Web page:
Monday, June 3, 2013



If you look back in time, even just a few decades, you will see that many so-called prepared folks packed what today we often refer to as EDC items, but in their time the essential objects were for EDU or every day use.

Lessons can be gleaned from separating the EDCs from the EDUs. Almost every prepared individual I know has some things that are reserved for the imagined emergency. Unlike the constant rumble from the shooting range that is evidence of putting practice into practice, most so-called EDC items, sans the knife and flashlight, are rarely if ever put into play.

The danger with the unused EDCs is the lack of practical experience with the item.  While food, water, and even first aid supplies are naturally cycled in even the most basic of prepping, the equipment of survival is often reserved for when you really need it. But will it preform as advertised? Have you really used it beyond a few quick tests? Are you concerned about wearing it out or breaking it before you really, really need it? Take a hint and push the thing to its limits Strangely, high quality items retain their quality and that translates into peace of mind. Cheap crap dissolves quickly right before your eyes.

There is also a good side to failure. When something goes south, you learn something new (whether you wanted to or not). Failure is actually the only way we learn, otherwise, we don’t know what we did right. For every bloody knuckle, smashed finger, splinter, eye poke, shin bang, stubbed toe, slice, gash, cut, or bell ringing, we advance our understanding of the interaction of our body and the rest of the universe. The same is true with EDC items. 

While many things work well right out of the box, after a few cycles it soon becomes obvious what is show and what is go. But unless you push the object, you will never know its practical limits. Have you really ever tried to do something with 14 feet of usable paracord unwoven from a bracelet? If you really need a tourniquet then you will find something even if its your buddy’s calcaneal tendon. Sure I’ll concede that several yards of paracord can come in handy, but  seriously, any lifesaving wrought by the cord will be an anomaly likely rising to the surface thorough lack of planning elsewhere. Handy is different from essential.

Don’t rely on brand name to indicate perfection. I have dumped some Snap On tools on eBay because frankly, they sucked. Snap On makes great stuff and when TSHTF, I want good tools. But not everything they make is perfect. Same with traditional EDC marketed brands like Benchmade, Gerber, Surefire, Kershaw, Fenix, Leatherman and of course Swiss Army. Quality is both in build and performance.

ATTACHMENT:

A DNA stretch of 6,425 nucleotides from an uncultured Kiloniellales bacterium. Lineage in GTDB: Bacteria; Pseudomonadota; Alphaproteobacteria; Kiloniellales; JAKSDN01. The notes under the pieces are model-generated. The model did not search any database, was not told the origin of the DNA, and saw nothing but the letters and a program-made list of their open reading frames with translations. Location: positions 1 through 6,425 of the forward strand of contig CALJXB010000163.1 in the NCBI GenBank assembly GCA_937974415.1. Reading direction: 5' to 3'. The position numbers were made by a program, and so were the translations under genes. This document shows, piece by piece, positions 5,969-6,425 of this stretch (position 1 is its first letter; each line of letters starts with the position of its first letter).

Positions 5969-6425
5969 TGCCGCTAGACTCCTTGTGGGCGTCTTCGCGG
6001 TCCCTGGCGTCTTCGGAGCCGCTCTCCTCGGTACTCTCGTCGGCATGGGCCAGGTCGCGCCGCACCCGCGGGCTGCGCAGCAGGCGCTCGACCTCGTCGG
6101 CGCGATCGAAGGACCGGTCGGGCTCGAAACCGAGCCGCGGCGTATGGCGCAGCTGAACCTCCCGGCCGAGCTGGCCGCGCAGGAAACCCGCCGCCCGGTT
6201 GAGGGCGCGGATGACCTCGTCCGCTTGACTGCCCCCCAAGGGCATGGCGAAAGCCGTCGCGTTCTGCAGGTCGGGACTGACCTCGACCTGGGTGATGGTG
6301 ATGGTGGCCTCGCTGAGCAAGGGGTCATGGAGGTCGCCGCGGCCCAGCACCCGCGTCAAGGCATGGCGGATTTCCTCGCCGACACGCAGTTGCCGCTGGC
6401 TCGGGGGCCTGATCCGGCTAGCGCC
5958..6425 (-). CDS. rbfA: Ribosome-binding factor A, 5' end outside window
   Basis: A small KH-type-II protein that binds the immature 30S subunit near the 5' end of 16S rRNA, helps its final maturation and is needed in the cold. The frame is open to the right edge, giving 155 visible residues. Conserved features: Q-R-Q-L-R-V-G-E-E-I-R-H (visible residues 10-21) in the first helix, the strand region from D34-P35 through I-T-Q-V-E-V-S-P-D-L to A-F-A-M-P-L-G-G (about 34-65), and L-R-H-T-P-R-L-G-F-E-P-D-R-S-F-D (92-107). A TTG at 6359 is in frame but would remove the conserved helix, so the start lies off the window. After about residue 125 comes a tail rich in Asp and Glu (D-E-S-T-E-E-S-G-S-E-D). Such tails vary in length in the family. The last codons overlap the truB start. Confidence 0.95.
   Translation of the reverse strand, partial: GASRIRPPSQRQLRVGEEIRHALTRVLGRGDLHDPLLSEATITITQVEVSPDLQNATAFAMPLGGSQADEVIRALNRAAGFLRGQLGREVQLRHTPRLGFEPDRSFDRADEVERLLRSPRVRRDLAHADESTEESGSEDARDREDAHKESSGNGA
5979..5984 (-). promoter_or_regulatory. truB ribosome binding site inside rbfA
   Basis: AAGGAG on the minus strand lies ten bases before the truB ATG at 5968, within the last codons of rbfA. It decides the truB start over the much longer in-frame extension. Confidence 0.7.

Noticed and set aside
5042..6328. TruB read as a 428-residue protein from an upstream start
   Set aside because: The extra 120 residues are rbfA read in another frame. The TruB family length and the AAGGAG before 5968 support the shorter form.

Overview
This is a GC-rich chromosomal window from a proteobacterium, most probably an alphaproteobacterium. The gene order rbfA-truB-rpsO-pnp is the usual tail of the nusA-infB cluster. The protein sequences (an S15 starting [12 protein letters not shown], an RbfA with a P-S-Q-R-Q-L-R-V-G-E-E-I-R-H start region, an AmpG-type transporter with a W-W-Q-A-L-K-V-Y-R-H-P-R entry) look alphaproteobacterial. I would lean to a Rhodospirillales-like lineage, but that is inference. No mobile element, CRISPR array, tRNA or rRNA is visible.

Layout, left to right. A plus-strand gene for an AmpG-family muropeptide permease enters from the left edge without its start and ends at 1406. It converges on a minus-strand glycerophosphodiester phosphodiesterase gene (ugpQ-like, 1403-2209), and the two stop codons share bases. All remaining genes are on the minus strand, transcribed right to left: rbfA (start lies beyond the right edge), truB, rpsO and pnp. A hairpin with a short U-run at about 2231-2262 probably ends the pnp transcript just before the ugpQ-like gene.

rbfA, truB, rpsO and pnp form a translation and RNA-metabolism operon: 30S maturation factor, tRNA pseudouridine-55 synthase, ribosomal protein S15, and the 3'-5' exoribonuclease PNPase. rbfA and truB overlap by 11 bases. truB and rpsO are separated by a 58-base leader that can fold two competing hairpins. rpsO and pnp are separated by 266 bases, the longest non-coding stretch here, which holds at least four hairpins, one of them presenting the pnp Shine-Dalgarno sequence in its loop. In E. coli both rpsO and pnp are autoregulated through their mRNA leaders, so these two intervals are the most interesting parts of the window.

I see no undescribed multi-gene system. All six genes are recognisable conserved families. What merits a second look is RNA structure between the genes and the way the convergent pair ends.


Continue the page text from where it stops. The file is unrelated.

Ever bust a fingernail trying to open a SA knife? Me too. And don’t get me started about trying to open one when cold or with wet hands. Or that crazy awl (where’s my screwdriver? (see below)) I just love that scene in the movie The Eiger Sanction where Clint Eastwood has to open his knife with two hands while hanging on a rope a thousand feet up a frozen mountain while his European counterparts push a button and ka-pow!, a blade snaps into action.

Putting your pry bars, whistles, fire starters, and the micro-compass to the daily test is impractical, but even pulling them out wherever and wherever possible can shed loads of photons on their actual performance, or more often, lack there of. Don't rely on the mall ninjas writing product reviews on to be your guide. Don't baby anything unless it's made of glass. And in that case, don't count on it with your life.

More times then I want to think about I have helped a fellow motorists first by unboxing an unopened tool set. You know the kind, where each and every socket has its own perfectly fitted home from which it cannot leave soon enough when the case is opened. Or tearing the plastic wrap sale tag off jumper cables discovering that the microclamps at the end of paracord-thin four-foot cables might be better served for drying laundry than sharing electrons. Or worse, digging through one of those pre-prepared “survival kits” only to find oozing fluids, dissolved plastics, label-less containers, and a one-size-fits-none lug wrench.

Farmers and ranchers were well known for using a large pair of channel lock pliers for just about everything from fence mending to general dentistry. While a farmer might be impressed with your carbon fiber-handled tanto-bladed auto-knife, he’ll have you beat in 95% of necessary daily tasks with just his pliers and a large slotted screwdriver.

For years I have carried a large screwdriver and a large knife in the door pocket of my truck. Except for hacking my way into an impenetrable bag of chips, when the average challenge presents itself, I more often reach for the screwdriver than for the knife. Would you want the rancher to use your new blade to dig a rock out of a horse’s hoof? Or how about even cutting through a one inch reinforced fuel line?  If your first thought was to grab your backup knife, then your EDC is not an EDU.

Use a writing pen as your role model. Carry it. Use it. Replace it. That way you will know your equipment and be better informed when its time to upgrade. But like the pen, if your EDCs AKAs as jewelry, then perhaps being prepared is more your state of mind then a state of preparedness.

Carrry on.

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